Trucks in Uganda (icon image)
Photo: Sally Hayden / ZUMA Wire / IMAGO
A trade association in the town of Lira in northern Uganda is curtailing women's rights, ostensibly to make road traffic safer.
As reported by the AFP news agency, among others, a rule was issued in Lira according to which women are no longer allowed to sit in the driver's cab of trucks.
Short skirts and bare skin are a distraction for the drivers and would cause accidents, the reasoning was said.
Women's rights activist Alice Mugwanya Kabijje criticized the regulation as unnecessary and "male chauvinism in action".
The Association of Local Lira Traders and Vendors stressed that the ban on female passengers in the cab was issued in the name of safety.
According to a report, the background to the rule is that many traders would rather sit in the cabin than on the loading area in the dust on the way to the market.
"Not even their wives" are now allowed to take the drivers on the front seat, according to AFP.
"Some wear short dresses that expose their thighs and distract drivers," association chairman Opio Obote told the news agency.
»The drivers then cause accidents and people die«.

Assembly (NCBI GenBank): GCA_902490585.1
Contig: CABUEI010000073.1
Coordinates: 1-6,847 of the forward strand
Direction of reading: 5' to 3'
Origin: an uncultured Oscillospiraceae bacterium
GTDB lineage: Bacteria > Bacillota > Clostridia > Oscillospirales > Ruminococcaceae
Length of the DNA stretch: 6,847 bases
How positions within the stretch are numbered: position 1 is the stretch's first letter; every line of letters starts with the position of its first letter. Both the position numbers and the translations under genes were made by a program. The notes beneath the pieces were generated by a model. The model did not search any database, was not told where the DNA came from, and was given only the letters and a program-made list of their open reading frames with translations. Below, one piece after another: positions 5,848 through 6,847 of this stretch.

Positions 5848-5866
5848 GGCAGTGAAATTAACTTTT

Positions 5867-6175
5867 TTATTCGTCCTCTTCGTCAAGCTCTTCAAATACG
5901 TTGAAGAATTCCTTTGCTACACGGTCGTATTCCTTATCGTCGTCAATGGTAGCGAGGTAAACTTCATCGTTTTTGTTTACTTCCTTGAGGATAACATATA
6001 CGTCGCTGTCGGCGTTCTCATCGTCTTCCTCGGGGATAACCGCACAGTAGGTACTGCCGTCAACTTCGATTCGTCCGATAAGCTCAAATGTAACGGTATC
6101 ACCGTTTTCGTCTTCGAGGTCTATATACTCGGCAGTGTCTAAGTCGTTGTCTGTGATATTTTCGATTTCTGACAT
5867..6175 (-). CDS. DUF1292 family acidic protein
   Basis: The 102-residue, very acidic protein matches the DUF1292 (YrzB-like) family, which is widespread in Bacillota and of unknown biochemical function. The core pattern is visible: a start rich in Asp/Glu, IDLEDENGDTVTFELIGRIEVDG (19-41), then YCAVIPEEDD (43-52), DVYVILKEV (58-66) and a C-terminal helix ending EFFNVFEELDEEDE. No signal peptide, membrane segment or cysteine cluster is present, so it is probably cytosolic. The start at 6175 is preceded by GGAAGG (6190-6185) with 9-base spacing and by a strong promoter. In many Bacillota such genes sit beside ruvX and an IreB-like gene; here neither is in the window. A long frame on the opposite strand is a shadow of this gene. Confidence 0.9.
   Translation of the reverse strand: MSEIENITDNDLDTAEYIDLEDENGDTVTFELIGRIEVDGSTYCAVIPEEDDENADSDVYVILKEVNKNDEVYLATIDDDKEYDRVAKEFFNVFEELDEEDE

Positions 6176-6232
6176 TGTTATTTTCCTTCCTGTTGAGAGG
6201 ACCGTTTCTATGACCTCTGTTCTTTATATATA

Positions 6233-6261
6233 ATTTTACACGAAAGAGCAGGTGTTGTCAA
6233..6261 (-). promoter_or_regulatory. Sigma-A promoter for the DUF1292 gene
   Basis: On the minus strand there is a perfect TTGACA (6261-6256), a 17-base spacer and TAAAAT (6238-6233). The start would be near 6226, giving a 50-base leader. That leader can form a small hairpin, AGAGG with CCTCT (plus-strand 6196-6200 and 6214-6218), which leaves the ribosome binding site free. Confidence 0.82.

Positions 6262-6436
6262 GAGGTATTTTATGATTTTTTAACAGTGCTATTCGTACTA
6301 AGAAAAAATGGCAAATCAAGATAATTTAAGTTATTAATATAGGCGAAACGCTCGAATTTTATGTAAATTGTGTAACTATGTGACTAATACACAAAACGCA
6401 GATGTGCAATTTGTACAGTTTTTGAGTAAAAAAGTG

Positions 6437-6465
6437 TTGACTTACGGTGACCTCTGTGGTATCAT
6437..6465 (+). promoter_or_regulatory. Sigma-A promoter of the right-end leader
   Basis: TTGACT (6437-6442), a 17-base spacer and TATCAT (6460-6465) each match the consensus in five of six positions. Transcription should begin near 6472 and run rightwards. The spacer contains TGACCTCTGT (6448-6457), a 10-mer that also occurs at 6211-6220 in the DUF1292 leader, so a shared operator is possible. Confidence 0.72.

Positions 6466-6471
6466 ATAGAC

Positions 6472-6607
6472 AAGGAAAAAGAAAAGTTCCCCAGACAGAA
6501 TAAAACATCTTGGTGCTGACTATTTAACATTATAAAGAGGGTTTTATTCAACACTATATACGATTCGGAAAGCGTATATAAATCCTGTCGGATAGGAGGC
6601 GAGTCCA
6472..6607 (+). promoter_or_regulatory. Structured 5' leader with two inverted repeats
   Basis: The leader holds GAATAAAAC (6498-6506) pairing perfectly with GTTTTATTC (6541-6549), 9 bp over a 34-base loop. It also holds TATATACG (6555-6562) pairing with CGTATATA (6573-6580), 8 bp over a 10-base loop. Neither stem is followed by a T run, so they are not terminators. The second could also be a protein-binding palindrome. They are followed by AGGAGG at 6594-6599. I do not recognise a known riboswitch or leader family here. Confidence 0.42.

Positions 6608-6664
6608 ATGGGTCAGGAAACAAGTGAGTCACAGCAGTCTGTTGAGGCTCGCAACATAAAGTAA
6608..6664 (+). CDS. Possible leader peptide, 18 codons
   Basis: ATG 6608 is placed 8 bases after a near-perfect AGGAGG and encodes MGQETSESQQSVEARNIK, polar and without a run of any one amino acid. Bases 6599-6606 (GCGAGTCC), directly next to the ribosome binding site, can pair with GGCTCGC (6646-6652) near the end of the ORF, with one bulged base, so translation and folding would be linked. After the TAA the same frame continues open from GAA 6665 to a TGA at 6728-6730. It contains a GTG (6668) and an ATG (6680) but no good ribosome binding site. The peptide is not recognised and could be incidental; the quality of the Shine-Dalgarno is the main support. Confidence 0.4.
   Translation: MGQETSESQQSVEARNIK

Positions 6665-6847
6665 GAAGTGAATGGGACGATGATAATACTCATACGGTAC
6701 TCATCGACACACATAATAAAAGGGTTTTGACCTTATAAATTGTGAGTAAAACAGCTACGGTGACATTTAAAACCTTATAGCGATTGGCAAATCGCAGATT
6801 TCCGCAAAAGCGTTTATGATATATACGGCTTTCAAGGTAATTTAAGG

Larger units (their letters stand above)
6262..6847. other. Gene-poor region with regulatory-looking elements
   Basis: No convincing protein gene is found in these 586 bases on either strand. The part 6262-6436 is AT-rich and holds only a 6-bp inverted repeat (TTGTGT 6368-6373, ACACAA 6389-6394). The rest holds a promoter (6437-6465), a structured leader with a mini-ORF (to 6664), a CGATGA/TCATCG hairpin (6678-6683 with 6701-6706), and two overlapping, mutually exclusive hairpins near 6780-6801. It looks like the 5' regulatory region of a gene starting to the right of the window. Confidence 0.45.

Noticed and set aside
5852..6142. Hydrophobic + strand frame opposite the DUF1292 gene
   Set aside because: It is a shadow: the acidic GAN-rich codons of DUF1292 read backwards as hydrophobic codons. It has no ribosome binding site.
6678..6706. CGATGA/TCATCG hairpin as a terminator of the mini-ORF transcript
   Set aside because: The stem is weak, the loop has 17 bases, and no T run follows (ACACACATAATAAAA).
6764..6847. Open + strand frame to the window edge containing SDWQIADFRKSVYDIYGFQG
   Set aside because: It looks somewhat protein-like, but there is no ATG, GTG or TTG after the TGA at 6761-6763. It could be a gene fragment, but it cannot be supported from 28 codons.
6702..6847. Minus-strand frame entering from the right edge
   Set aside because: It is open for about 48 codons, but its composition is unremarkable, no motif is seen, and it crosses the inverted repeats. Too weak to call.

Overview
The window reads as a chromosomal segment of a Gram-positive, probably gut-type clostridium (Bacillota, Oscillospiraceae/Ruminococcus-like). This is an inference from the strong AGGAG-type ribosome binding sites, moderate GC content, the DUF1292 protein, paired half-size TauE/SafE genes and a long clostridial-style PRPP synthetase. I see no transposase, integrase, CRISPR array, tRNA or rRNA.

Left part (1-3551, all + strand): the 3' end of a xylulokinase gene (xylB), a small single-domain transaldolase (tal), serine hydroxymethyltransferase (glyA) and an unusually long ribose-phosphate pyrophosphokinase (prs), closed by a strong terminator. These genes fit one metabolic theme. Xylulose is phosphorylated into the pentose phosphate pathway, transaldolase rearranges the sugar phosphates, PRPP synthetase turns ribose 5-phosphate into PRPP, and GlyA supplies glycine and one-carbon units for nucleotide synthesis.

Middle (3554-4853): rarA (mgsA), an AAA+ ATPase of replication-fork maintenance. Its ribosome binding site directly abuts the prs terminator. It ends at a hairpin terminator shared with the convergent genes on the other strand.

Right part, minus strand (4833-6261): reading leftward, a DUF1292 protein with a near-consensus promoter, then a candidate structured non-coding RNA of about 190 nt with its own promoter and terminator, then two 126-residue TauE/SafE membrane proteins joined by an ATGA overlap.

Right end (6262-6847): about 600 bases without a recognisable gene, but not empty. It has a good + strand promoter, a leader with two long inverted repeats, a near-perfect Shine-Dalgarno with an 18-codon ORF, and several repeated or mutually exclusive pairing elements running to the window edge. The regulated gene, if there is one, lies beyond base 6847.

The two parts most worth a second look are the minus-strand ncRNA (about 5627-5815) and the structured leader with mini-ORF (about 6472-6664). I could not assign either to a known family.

The ban came into force with immediate effect and so far the drivers have adhered to the regulation.
According to Obote, the decision was made after the causes of the accident in the region had been investigated.
In addition to excessive speed and a lack of discipline on the part of the drivers, "women in short dresses who take the drivers to pubs and drink alcohol with them" were also the cause of the traffic accidents.
Women's rights activist sees violation of constitution
A truck crashed near Lira last week.
Nine dealers were killed in the accident and another 20 were injured.
The police attributed the accident to excessive speed and reckless driving.
Women's rights activist Mugwanya criticized the regulation as "a renewed attack on women by the authorities in Lira".
The ban "completely" contradicts the constitution of Uganda, because the exclusion from exercising a profession on the basis of gender is prohibited.
The regulation is proof of “how women are still treated worse in our society and many men would prefer to see them only in the kitchen”.